• 1980: SEPI creates first course in Pastoral Juvenil Hispana (and a subsequent Pascua Juvenil program in 1981)
  • 1981: Theology-on-Tap (for young adults) first developed in the Archdiocese of Chicago.
  • 1982: The National Federation for Catholic Youth Ministry (NFCYM) established to serve and connect ministry leaders who accompany adolescents in Catholic settings across the United States.
  • 1982: The National Catholic Young Adult Ministry Association (NCYAMA) established to serve and connect ministry leaders who accompany young adults in their 20s and 30s in Catholic settings across the United States.
  • 1983: NFCYM hosts first major regional youth conferences in San Francisco and Washington DC [precursor to NCYC]
  • 1984: First international gathering of youth and young adults (precursor of World Youth Day) during the Jubilee Year of Redemption, convened on Palm Sunday in Rome by St. John Paul II.
  • 1985: The U.S. Church convenes a third national Encuentro for Hispanic/Latino ministry.
  • 1985: Formal establishment of World Youth Day (WYD) by St. John Paul II.
  • 1986: The National African American Catholic Youth & Young Adult Ministry Network (NAACYYAMN) was founded by a group of youth ministers, diocesan youth staff, and directors of Black Catholic offices in response to the needs of African American youth ministers, youth, and young adults.
  • 1986: NFCYM publishes its first document, The Challenge of Adolescent Catechesis.
  • 1986: First annual WYD takes place in Rome, beginning annual tradition (to occur on Palm Sunday).
  • 1987: The United States Catholic Conference releases the National Pastoral Plan for Hispanic Ministry, which identified youth and young adults as a preferential option. It further created a National Youth Task Force, which became the Comite Nacional Hispano de Pastoral Juvenil [the precursor to LaRED].
  • 1991: NFCYM hosts first (nationwide) National Catholic Youth Conference (NCYC) in Indianapolis, Indiana. 


  • 1993: First WYD in North America takes place in Denver, Colorado, USA, drawing 500,000 participants.
  • 1994: Instituto Fe Y Vida founded to respond to the needs of Hispanic/Latino young people.
  • 1996: The NCCB releases Sons and Daughters of the Light: A Pastoral Plan for Ministry with Young Adults, a landmark document establishing the overall framework for the U.S. Church's pastoral outreach to young adults.
  • 1997: The NCCB releases Renewing the Vision: A Framework for Catholic Youth Ministry, a landmark document re-establishing the overall framework for the U.S. Church's pastoral outreach to adolescents.
  • 1997: The National Catholic Network de Pastoral Juvenil Hispana (LaRED) founded with support from NCCHM, SEPI, Instituto Fe Y Vida, and the USCCB Secretariat for Hispanic Affairs.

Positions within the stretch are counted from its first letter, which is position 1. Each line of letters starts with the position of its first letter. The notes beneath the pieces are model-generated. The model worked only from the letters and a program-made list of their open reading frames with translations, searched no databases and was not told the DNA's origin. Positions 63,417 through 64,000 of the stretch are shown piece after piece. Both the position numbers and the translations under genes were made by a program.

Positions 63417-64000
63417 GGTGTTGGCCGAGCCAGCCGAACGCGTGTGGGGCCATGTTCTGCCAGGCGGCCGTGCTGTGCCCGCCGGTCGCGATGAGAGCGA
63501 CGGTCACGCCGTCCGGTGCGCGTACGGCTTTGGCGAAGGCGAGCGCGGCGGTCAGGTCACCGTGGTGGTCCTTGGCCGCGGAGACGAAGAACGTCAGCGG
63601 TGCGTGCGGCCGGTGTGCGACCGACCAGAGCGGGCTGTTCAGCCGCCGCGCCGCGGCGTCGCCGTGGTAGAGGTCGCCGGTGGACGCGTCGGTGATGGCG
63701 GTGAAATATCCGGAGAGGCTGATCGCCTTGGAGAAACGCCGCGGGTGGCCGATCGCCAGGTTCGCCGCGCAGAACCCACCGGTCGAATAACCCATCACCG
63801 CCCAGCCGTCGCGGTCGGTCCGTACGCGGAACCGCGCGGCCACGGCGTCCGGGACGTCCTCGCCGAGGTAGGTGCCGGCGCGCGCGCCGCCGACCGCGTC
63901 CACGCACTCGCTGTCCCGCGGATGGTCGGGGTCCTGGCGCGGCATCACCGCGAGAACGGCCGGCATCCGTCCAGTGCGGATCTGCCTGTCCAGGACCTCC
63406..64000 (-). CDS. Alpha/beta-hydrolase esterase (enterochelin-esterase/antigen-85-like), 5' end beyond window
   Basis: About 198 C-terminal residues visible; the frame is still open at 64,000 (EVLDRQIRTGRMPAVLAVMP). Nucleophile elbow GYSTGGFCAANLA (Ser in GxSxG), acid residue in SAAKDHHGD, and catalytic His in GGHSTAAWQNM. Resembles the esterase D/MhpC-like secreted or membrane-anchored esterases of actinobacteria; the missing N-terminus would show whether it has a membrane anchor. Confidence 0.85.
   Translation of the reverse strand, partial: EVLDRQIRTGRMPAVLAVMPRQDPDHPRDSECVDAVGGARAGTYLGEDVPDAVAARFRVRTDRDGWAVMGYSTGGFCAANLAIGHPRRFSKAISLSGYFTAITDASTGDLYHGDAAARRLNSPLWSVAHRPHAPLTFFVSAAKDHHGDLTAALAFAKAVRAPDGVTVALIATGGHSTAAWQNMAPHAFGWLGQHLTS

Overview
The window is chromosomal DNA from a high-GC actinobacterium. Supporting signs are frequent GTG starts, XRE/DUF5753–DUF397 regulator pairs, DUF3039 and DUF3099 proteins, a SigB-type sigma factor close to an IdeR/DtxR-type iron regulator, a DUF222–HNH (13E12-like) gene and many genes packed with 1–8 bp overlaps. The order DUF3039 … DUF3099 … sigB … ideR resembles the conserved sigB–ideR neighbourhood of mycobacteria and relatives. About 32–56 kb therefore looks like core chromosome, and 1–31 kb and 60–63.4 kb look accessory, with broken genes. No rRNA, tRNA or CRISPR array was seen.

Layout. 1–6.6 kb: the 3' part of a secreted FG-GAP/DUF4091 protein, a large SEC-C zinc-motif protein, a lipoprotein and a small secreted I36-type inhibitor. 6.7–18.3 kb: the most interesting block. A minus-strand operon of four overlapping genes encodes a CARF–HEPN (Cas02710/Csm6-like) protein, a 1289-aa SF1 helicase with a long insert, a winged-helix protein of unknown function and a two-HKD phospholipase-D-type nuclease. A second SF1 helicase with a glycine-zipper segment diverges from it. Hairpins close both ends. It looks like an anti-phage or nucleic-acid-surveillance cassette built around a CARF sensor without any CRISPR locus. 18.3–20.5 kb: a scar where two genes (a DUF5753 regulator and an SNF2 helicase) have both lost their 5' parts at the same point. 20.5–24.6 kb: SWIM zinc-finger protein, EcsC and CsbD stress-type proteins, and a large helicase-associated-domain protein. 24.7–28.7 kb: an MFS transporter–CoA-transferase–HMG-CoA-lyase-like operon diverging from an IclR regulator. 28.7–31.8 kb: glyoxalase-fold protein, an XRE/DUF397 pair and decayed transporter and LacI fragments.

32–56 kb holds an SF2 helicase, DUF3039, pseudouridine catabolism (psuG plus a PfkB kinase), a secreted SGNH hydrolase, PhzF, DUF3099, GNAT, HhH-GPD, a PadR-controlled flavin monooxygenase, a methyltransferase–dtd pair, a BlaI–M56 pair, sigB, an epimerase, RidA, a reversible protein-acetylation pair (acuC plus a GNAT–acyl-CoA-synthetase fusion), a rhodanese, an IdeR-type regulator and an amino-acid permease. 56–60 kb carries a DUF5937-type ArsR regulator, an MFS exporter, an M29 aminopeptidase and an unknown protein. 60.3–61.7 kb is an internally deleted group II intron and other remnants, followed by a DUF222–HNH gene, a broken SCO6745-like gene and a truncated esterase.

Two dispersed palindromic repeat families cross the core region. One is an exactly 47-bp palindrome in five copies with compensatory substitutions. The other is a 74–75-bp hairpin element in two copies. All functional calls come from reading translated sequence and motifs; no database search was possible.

• 2000: The USCCB convenes a fourth national Encuentro for all cultural communities and races across the United States.
  • 2001: Instituto Fe Y Vida launches the 10-year Hispanic Youth and Young Adult Ministry Initiative to promote a response to the urgent need to make Hispanic young people a priority for the Catholic Church.
  • 2002: Second WYD in North America takes place in Toronto, Ontario, Canada, drawing 800,000 participants.
  • 2004: LaRED, with support from the USCCB Committee on Hispanic Affairs, convokes the Primer Encuentro Nacional Hispano de Pastoral Juvenil (PJH) to listen to the voices of Hispanic/Latino young people and discern best ways to respond
  • 2005: The Emerging Models of Pastoral Leadership Project is convened by a collaborative network of organizations, including NCYAMA, that looks at the next generation of Catholic leaders and parish life, that takes place from 2005 to 2008.
  • 2006: The national gathering of the PJH Encuentro is held at the University of Notre Dame in South Bend, Indiana.
  • 2008: The Emerging Models of Pastoral Leadership Summit is held in Orlando, Florida.
  • 2008: LaRED, in partnership with USCCB, publishes Conclusiones from the 2004-2006 PJH Encuentro.
  • 2010: The Emerging Models Project releases The Next Generation of Pastoral Leaders: What the Church Needs to Know, on the realities facing young adults serving as pastoral leaders in the Catholic Church.
  • 2010: The USCCB releases Connecting Young Adults to Catholic Parishes, on applications of Sons and Daughters of the Light.
  • 2014: The USCCB forms a National Team of Accompaniment to Prepare for the Fifth Encuentro (ENAHVE) to inaugurate a process that will lead up to the formal beginning of the Fifth National Encuentro [V Encuentro] on Hispanic/Latino ministry in 2017, with youth and young adults identified as a major priority area.
  • 2016: The NCYAMA organization formally dissolves as a national coalition for ministry with young adults; the National Advisory Team on Young Adult Ministry (NATYAM), assisting the USCCB Committee on Laity, Marriage, Family Life and Youth, is established.
  • 2016: World Youth Day in Krakow, Poland, takes place, where over 29,000 young people from across the United States take part, one of the largest delegations ever for a WYD outside North America.